County Durham Soldier Killed In Afghanistan

1 November 2012, 16:15 | Updated: 30 March 2016, 13:50

A British soldier, shot dead by a man wearing Afghan police uniform, has been named as Lieutenant Edward Drummond-Baxter from County Durham.

He was killed alongside 28 year old Lance Corporal Siddhanta Kunwar of 1st Battalion The Royal Gurkha Rifles.

29 year old Lt Drummond-Baxter was on his first deployment to Afghanistan.

Both soldiers were attached to 40 Commando Royal Marines and were at a meeting, with Afghan uniformed policemen, at Check Point Prrang in Nahr-e Saraj when one of the men opened fire.

Lt Drummond-Baxter deployed to Afghanistan on September 30th.

His mother Helen, father David and sister Emily issued a statement saying:
"Edward was fiercely loyal and totally sincere to his parents, sister and many friends who are mourning him today, both in the UK and around the world. He loved the Gurkhas and died among friends doing the job that he wanted to do.''

He was born in Peterborough and went on to gain a BSc degree in psychology from University College London.

While at university he was an active member of his local Territorial Army regiment, the Honourable Artillery Company.

He then spent two years working for the Foreign and Commonwealth Office, including a posting to Japan before joining the British Army.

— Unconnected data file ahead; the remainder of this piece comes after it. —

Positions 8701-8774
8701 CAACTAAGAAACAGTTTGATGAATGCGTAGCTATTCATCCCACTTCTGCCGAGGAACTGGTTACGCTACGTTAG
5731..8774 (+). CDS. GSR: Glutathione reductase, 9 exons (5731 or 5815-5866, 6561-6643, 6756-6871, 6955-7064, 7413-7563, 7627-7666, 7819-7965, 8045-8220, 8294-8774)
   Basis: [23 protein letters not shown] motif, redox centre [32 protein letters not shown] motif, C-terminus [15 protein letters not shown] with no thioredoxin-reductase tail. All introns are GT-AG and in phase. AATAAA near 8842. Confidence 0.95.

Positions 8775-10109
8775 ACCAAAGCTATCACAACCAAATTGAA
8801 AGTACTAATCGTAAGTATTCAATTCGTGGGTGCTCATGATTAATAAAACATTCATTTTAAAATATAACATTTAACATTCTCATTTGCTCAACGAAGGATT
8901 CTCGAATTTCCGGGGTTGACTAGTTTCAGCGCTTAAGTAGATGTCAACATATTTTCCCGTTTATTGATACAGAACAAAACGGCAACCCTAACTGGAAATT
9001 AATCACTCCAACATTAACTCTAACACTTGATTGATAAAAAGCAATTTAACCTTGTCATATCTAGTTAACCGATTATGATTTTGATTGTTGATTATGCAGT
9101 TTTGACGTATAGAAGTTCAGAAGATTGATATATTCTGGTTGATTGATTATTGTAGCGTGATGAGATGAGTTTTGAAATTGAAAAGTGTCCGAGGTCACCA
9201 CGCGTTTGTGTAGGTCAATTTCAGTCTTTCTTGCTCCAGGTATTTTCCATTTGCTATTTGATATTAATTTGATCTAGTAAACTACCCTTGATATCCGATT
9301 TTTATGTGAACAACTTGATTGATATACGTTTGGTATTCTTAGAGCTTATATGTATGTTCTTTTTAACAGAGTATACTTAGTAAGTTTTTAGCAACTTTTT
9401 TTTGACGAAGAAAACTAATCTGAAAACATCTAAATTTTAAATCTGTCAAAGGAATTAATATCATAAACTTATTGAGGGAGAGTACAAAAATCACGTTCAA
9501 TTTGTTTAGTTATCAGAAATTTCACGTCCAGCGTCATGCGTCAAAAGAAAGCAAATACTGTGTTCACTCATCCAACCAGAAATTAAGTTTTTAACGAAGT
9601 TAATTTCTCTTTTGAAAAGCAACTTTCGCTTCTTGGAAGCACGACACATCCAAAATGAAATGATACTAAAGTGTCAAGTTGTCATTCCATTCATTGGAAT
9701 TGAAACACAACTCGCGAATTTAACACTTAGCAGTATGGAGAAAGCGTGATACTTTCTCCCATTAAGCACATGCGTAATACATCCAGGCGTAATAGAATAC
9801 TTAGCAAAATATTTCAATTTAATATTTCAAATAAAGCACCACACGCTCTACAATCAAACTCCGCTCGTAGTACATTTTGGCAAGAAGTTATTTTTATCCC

After attending Sandhurst military college, he was commissioned into the 1st Battalion The Royal Gurkha Rifles in December 2010.

Lieutenant Colonel David Robinson, commanding officer 1st Battalion The Royal Gurkha Rifles, said:
"Our battalion has lost a character, a true gentleman and an inspirational leader in Lieutenant Edward Drummond-Baxter.

Edward or 'DB', as he was often known, was one of life's true personalities.

His Gurkha soldiers noticeably responded to his dedication to them but also to his great wit and humour. They would follow him anywhere.

His natural empathy and rapport for his soldiers was evident to everyone.

It was never a surprise to find him spending additional time with them, whether seeking to further their professional development or just enjoying their company. The tragedy of his loss is beyond words.''